Take Apple Inc. The company provides its own OS platform for Apple products, a methodology that can be applied to future IoT development. It is likely that by 2050 current tech companies will each develop their own unique IoT environment, each providing its own unique benefits.

Another current limitation confronting IoT is Wi-Fi reliability; an inconsistent network would provide none of the benefits that the IoT network provides. In addition to a low latency response time, IoT applications require high-speed internet connections to deploy in an efficient manner. Companies ranging from startups such as Seeonic to other industry players such as Wind River are looking to improve the IoT environment by designing systems that cover every aspect of the network; ranging from Ethernet switchers to routers and embedded networks. By 2050, when devices gain greater capabilities, IoT companies will be able to expand their range of service, thus opening new markets for potential IoT use.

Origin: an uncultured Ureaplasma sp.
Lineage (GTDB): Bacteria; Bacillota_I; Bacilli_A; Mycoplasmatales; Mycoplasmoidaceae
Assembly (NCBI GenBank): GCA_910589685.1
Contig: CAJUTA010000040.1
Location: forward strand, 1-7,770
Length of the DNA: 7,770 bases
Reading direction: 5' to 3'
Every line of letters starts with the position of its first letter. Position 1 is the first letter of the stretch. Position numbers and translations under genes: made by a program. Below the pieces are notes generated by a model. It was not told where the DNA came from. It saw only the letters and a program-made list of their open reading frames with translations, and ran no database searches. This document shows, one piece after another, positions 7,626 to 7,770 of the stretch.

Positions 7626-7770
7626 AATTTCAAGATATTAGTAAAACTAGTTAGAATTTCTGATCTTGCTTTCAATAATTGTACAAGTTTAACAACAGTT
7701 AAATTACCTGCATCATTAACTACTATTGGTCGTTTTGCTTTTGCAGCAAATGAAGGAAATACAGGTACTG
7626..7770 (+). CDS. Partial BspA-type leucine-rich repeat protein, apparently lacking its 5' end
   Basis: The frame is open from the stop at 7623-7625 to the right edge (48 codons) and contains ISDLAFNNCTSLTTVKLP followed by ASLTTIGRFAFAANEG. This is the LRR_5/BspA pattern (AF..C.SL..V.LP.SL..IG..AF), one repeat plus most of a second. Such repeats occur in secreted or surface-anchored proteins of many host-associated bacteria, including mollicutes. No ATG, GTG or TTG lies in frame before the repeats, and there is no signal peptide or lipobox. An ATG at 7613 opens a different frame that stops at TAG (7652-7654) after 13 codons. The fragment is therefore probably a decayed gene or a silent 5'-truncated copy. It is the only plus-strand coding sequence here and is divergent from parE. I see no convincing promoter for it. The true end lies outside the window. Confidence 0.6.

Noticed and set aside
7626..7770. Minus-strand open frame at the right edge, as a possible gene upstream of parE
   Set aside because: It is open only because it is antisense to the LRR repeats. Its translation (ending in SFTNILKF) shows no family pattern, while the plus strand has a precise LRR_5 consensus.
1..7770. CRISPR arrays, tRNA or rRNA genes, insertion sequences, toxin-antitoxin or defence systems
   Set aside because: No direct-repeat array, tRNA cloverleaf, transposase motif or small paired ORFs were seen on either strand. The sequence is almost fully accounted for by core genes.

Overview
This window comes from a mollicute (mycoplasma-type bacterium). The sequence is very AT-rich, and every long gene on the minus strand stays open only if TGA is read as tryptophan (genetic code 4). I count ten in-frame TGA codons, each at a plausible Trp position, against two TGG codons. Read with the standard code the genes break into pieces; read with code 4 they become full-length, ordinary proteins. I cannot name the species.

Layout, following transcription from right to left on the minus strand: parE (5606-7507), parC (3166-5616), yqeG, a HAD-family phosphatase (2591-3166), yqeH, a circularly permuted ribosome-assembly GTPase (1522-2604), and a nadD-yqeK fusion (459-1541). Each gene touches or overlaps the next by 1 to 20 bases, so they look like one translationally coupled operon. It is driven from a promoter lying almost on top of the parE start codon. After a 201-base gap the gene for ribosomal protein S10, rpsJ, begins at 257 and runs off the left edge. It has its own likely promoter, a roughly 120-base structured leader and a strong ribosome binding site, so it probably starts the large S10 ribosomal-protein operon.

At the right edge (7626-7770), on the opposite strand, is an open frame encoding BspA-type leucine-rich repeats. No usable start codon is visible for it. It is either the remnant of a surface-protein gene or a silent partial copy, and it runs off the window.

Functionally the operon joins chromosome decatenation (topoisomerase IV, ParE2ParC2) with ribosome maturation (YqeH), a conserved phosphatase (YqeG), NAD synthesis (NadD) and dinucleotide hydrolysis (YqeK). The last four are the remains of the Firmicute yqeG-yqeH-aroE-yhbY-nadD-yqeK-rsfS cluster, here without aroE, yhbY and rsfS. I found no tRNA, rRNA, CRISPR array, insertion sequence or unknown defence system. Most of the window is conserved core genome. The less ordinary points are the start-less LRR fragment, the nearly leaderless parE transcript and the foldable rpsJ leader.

Forward to 2050

Even at the current level of technological capabilities, IoT devices demonstrate amazing accomplishments. As technological innovation advances, the marketplace will see an increase in the security and capabilities of IoT devices along with a decrease in the size and cost of application. By 2050, when devices come standardized with IoT compatibility, there will be a proliferation of use far beyond what can be perceived currently. While no one can predict the future and what it holds, IoT devices will most certainly make life easier and provide a fundamental change in how people operate in relation to society.

Now, re-envision that mug of coffee.